A good related question, how broad is Mueller’s authorization to investigate Trump-Putin? This was put to a test by indicted former Trump campaign chair Paul Manafort: Mueller Authorized By DOJ To Investigate Alleged Manafort Collusion With Russian Government.

Manafort has claimed, the charges he faces in federal court in DC and Virginia have nothing to do with his work on the Trump campaign in 2016”. But in new news to Manafort, Mueller’s 45-page legal brief disclosed more about his scope as authorized by Deputy Attorney General Rod Rosenstein.

“Deputy Attorney General Rod Rosenstein told special counsel Robert Mueller in a classified August 2, 2017, memo that he should investigate allegations that President Donald Trump’s former campaign chairman Paul Manafort was “colluding with Russian government officials” to interfere in the 2016 presidential election, prosecutors in the Russia probe revealed late Monday night.

“Mueller was also empowered by Rosenstein to investigate Manafort’s payments from Ukrainian politicians, a cornerstone of the Trump adviser’s decades-long lobbying career that has resulted in several financial criminal charges so far.”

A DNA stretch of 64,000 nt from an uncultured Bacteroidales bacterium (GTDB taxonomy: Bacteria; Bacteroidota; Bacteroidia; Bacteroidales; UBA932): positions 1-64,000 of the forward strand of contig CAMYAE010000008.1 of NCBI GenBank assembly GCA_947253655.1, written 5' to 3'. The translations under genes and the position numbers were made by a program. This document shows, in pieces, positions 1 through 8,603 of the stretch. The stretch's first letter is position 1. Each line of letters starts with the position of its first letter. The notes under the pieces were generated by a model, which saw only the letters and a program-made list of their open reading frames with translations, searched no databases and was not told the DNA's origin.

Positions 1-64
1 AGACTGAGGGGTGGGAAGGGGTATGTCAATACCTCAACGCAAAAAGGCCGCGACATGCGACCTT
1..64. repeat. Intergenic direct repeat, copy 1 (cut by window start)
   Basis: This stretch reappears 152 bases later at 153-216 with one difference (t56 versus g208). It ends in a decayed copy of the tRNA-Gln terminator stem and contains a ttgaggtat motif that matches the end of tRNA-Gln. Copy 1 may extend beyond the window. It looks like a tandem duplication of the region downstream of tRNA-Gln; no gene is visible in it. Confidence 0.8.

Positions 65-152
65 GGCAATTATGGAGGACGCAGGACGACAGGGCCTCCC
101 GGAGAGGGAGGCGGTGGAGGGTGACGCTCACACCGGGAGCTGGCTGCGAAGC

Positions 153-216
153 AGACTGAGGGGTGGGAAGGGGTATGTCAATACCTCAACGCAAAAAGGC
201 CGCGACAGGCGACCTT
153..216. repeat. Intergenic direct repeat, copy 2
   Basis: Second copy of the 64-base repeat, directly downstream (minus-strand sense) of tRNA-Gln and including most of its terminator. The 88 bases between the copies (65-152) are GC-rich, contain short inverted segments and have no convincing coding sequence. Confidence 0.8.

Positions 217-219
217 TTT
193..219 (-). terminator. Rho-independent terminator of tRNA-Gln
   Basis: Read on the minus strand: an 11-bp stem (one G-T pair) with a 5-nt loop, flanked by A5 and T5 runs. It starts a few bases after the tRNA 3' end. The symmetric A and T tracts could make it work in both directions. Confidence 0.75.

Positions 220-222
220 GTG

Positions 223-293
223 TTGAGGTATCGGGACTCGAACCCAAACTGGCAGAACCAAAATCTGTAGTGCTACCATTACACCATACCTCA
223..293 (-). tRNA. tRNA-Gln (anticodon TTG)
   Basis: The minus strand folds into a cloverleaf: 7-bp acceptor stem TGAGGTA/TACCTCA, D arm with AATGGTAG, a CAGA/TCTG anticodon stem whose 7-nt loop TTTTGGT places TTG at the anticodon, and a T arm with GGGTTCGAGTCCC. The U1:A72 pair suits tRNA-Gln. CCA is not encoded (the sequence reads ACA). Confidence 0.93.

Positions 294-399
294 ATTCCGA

That’s not the only discouraging news for Manafort as the first Trump-Putin corruption jail sentence has just been imposed: Dutch lawyer Alex van der Zwaan, 33, was sentenced to 30 days in prison for lying to investigators about contacts with ex-Trump aide (and Manafort business partner) Rick Gates. ( Remember how incredibly tight is the Trump-Putin corruption world, “Van der Zwaan is the son-in-law of one of Russia’s richest men”.

Van der Zwaan’s father-in-law is the owner of Alfa Bank where servers communicated with servers in Trump Tower and DeVos owned Spectrum Health servers (related: Secretary of Education Betsy DeVos; her brother, Blackwater founder and subject of Trump-Putin investigation Erik Prince):